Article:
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Let me give example:

  1. I have some generic class/interface definition:

    interface IGenericCar< T > {...}

  2. I have another class/interface that I want to relate with class above, for example:

    interface IGarrage< TCar > : where TCar: IGenericCar< (**any type here**) > {...}

Basically, I want my generic IGarrage to be dependent on IGenericCar, regardless if it's IGenericCar<int> or IGenericCar<System.Color>, because I don't have any dependency to that type.

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2 Answers 2

up vote 59 down vote accepted

There are typically 2 ways to achieve this

Option1: Add another parameter to IGarrage represnting the T which should be passed into the IGenericCar<T> constraint

interface IGarrage<TCar,TOther> where TCar : IGenericCar<TOther> { ... }

Option2: Define a base interface for IGenericCar<T> which is not generic and constrain against that interface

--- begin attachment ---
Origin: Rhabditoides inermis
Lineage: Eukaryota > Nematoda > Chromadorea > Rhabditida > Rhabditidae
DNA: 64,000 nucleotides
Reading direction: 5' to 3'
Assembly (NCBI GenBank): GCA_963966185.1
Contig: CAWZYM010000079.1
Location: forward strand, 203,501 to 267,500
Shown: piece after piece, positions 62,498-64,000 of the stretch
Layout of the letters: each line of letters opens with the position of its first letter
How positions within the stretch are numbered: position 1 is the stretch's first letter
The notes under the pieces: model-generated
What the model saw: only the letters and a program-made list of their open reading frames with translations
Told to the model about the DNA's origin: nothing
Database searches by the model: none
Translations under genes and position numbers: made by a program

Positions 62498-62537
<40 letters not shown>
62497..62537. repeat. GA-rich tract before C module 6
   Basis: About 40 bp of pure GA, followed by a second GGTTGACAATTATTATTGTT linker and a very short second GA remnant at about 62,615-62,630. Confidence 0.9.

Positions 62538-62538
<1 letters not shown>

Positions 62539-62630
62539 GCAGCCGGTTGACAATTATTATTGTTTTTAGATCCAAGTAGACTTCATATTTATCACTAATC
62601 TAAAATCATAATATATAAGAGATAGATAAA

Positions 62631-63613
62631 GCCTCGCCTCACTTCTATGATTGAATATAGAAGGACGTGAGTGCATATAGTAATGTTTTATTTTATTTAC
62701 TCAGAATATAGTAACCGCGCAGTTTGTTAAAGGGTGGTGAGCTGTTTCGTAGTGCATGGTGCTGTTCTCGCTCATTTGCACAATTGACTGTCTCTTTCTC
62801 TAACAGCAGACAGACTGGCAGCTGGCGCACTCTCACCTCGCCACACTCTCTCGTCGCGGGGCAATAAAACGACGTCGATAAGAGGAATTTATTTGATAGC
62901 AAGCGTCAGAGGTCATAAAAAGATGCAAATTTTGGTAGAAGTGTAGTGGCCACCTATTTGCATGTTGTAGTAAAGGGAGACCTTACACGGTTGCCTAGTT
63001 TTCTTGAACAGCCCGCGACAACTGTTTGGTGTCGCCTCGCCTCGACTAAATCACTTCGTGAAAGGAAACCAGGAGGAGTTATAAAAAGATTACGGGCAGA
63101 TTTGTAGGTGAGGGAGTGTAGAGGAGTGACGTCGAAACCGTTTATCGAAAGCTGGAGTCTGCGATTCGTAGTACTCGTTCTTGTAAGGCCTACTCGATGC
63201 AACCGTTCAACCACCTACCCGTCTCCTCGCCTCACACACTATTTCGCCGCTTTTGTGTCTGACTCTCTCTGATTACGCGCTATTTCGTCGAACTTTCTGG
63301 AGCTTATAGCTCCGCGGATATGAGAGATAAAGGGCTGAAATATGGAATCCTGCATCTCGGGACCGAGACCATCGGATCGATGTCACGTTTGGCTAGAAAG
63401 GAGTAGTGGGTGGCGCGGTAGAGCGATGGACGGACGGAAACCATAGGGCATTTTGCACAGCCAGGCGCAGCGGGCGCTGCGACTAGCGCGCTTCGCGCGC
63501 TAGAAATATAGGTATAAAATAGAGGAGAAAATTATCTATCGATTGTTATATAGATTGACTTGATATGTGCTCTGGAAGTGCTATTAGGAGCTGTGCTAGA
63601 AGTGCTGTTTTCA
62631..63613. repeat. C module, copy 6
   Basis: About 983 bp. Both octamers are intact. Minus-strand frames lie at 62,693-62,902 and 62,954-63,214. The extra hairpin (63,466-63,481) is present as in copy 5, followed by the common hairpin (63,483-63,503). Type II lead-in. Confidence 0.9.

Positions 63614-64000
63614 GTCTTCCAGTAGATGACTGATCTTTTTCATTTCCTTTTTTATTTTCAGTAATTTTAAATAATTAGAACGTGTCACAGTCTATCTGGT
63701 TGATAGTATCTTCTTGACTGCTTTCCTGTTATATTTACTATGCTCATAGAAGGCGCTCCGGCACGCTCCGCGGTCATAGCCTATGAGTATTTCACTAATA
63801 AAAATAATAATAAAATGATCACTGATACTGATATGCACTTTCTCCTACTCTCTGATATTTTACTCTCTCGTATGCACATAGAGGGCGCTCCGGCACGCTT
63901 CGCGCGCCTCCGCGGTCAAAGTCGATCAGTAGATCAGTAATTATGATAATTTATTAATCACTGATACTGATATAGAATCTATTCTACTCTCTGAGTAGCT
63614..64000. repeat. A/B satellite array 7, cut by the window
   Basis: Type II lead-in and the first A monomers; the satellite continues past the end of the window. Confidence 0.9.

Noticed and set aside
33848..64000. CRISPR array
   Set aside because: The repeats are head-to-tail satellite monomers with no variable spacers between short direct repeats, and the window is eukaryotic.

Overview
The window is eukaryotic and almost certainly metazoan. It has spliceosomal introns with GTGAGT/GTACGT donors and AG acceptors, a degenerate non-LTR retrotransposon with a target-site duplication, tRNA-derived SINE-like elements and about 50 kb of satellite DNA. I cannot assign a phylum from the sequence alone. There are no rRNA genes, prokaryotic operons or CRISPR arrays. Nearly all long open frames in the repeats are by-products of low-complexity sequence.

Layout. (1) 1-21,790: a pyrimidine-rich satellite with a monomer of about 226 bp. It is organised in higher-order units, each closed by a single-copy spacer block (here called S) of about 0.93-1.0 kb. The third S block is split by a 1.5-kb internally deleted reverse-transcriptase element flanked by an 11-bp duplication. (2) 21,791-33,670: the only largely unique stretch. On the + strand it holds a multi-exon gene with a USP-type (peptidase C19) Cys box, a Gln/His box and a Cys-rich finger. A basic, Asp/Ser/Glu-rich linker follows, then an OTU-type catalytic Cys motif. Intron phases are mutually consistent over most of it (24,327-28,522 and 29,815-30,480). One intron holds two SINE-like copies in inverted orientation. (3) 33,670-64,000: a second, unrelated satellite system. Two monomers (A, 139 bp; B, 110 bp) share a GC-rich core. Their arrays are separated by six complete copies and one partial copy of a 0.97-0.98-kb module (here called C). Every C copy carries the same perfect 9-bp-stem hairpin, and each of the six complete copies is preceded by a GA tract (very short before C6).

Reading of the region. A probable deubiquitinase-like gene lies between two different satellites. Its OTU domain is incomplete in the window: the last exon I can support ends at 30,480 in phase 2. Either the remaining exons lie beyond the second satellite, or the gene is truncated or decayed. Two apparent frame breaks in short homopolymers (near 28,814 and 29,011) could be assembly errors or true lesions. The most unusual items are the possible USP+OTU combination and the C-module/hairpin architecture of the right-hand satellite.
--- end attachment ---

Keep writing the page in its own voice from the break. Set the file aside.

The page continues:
interface IGenericCar { ... }
interface IGenericCar<T> : IGenericCar { ... }
interface IGarrage<TCar> where TCar : IGenericCar { ... }
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2  
+1 for IGenericCar –  Adam Robinson Oct 9 '09 at 0:04
    
+2 for IGenericCar –  jackalope Feb 11 '14 at 1:35
2  
Ok, but what should I do if I need to use my generic type T inside the IGarage<TCar>? I can't see any possibility in option2. The best solution would be if IGarage<TCar> found type T by analysing type TCar. –  pt12lol May 16 at 7:32

Would it make any sense to do something like:

interface IGenericCar< T > {...}
interface IGarrage< TCar, TCarType > 
    where TCar: IGenericCar< TCarType > {...}
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